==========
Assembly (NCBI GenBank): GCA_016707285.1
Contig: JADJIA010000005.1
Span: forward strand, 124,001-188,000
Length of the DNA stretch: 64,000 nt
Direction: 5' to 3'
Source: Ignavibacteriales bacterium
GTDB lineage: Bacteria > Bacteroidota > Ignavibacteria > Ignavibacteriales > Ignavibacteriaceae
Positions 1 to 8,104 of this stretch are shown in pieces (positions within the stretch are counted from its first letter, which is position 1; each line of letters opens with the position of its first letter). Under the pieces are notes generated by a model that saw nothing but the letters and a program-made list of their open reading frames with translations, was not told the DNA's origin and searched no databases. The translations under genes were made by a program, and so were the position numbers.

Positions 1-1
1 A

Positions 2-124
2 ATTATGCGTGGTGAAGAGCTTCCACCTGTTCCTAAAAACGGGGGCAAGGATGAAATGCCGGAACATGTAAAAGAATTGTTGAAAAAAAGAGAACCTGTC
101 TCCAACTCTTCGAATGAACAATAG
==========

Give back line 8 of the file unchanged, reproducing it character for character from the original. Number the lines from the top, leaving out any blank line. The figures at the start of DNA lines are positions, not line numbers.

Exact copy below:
Positions 1 to 8,104 of this stretch are shown in pieces (positions within the stretch are counted from its first letter, which is position 1; each line of letters opens with the position of its first letter). Under the pieces are notes generated by a model that saw nothing but the letters and a program-made list of their open reading frames with translations, was not told the DNA's origin and searched no databases. The translations under genes were made by a program, and so were the position numbers.